Burlingame is an excellent example of pre-World War I through early post-World War II suburban residential development. It is notable for its eclectic mix of architectural styles including: Craftsman, Mission Revival, Spanish Colonial Revival, Prairie School, Art Deco, and California Ranch. The neighborhood is comprised of more than 170 unique and architecturally interesting homes, some of them constructed by master architects and craftsmen for prominent San Diegans. 
The Burlingame Historic District consists of some 40 acres of land, originally developed in 1912. The District boundaries are: Switzer Canyon to the north, the alley between Kalmia and Juniper Streets to the south, 30th Street to the west, and 32nd Street to the east. The tract's design significance is expressed in its curvilinear street plan that follows the area's natural contours, in contrast to the surrounding area's grid development pattern. The original planners, Joseph McFadden and George Buxton, demarcated it with rose-colored sidewalks, the only area in the City of San Diego to have them. Limited access to the tract has maintained a quality of an integrated, yet separate development distinct from the surrounding community.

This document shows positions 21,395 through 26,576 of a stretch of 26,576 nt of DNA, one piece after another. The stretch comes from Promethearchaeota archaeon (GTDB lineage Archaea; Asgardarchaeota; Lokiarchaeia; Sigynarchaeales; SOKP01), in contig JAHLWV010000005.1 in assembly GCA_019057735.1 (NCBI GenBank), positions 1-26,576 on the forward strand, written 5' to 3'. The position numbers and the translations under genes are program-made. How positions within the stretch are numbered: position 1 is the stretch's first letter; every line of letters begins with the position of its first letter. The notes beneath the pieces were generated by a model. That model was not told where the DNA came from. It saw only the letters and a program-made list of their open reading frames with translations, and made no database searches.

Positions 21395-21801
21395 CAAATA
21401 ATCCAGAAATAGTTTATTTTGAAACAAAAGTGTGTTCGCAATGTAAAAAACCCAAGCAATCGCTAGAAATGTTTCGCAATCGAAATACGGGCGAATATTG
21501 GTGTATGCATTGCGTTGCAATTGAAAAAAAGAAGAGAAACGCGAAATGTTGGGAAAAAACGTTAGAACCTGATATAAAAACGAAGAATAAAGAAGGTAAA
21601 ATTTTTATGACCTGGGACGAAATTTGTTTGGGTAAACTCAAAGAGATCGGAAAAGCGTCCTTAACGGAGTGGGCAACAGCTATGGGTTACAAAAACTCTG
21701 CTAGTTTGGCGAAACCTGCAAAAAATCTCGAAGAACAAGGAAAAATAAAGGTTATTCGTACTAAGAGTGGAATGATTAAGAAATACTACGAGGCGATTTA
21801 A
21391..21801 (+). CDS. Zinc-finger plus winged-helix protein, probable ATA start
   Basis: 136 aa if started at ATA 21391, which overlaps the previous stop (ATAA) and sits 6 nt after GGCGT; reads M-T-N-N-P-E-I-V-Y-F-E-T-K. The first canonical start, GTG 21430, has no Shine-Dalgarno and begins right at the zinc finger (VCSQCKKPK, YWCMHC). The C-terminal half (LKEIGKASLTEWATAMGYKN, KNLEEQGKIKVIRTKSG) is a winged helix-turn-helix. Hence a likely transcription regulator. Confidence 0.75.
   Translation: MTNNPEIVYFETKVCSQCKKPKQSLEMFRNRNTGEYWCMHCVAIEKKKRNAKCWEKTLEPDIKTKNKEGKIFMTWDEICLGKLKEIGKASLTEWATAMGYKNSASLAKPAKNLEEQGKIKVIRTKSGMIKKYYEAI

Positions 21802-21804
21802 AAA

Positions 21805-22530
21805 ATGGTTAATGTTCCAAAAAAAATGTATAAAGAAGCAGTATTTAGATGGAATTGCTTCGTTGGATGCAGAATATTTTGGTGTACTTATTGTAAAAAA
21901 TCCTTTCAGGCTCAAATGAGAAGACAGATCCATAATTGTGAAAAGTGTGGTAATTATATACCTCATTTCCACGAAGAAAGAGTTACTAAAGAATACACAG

30th Street • 32nd Street • Burlingame Drive • Captain Avenue • Dulzura Avenue • Kalmia Street • Laurel Street • Maple Street • Parno Avenue • San Marcos Avenue